Meditating activities for this purpose are easy to facilitate. Focus on this simple breathing technique to get started. Ask clients to draw in a breath through their nose to a mental count of 4 and then exhale their breath through their mouth to a count of 4. Repeat this process for 5 minutes (timing can be adjusted as needed).

Teaching teens to meditate arms them with a powerful tool they can always have at their disposal. Meditating is a great therapeutic activity for teens because they can use it both in session and outside of sessions.

In the session, meditation can bring to head the most important issues that a client needs to work through. The meditation can then be used to guide the conversations. In between sessions, meditating can allow teen clients to regain clarity, composure, and calmness when they are stressed.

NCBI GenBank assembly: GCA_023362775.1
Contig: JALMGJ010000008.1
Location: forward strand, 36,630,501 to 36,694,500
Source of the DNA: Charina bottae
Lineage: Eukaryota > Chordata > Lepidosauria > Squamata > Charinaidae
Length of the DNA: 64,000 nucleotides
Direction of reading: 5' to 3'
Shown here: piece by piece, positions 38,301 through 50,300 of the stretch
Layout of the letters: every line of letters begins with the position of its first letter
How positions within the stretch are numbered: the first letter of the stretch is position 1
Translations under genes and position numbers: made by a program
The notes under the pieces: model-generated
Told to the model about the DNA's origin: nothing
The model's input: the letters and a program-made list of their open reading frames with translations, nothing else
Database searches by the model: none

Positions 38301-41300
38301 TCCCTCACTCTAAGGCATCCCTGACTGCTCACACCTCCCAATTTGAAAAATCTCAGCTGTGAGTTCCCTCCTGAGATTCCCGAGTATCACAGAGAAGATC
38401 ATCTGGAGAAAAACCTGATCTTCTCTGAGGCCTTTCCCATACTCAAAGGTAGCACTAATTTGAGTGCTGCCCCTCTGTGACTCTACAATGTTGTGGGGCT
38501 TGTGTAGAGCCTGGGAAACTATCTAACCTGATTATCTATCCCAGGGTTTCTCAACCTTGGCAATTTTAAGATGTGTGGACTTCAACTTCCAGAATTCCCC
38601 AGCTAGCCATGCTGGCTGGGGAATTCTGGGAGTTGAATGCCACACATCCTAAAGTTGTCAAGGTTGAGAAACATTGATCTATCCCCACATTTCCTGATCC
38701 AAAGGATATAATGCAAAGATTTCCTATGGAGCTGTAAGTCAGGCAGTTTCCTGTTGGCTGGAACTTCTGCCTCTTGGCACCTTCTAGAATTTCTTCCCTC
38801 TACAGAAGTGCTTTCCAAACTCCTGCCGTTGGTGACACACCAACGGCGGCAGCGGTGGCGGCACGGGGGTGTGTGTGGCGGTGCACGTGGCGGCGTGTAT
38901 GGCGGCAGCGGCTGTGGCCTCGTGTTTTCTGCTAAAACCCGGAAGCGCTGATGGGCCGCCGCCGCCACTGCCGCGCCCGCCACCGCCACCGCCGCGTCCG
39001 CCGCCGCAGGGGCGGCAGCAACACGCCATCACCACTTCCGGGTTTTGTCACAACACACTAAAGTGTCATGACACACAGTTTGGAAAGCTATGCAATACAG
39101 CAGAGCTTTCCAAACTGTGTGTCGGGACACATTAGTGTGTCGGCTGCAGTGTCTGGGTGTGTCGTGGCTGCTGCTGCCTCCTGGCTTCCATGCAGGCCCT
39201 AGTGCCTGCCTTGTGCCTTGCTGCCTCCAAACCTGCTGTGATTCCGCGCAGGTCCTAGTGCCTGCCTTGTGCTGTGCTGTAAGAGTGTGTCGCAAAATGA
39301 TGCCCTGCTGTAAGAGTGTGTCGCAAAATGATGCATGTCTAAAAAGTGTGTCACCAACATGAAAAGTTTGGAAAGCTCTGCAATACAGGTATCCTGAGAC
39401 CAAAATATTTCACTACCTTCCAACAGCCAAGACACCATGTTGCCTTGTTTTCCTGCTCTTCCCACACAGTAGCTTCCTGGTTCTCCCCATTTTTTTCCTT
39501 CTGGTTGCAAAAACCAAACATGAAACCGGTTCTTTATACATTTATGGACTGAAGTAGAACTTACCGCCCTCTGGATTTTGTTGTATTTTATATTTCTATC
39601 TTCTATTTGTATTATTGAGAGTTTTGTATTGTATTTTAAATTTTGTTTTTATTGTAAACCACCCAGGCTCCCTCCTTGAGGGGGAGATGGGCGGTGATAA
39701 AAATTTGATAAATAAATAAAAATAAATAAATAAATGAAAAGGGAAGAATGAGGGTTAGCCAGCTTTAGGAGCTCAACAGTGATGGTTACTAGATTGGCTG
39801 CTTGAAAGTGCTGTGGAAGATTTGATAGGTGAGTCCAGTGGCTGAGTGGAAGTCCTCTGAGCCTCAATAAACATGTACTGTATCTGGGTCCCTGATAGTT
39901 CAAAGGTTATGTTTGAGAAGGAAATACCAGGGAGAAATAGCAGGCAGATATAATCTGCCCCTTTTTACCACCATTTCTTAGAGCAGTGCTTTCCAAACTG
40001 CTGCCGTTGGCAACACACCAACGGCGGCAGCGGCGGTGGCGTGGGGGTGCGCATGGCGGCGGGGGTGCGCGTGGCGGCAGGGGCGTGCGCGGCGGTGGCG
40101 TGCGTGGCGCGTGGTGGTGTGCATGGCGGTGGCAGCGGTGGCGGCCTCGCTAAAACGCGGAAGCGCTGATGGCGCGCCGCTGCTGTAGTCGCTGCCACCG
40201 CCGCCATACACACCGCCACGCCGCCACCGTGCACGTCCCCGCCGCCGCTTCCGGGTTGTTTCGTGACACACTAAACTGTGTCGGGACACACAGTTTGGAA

5. Journaling

 

Writing can have immense therapeutic benefits for teens. A great practice to introduce teen clients to is journaling. Keeping a journal can help clients practice self-expression, grow personally, and feel a sense of empowerment which allows them to take control of their lives.

Journaling as a therapeutic activity is valuable because it is an extremely versatile activity.  You can use journaling as a part of individual and group therapy sessions and it can be done with or without you guiding the writing session–making it a great activity to refer clients to in between sessions.

With journaling, teen clients can reflect on their emotions and articulate how they feel before they have to say it out loud. In guided journaling, clients are encouraged to think about, interact with, and analyze thoughts, feelings, and events they may have recently experienced. Writing about these key situations can bring teen clients more clarity and understanding. Some potential ideas for journaling prompts include: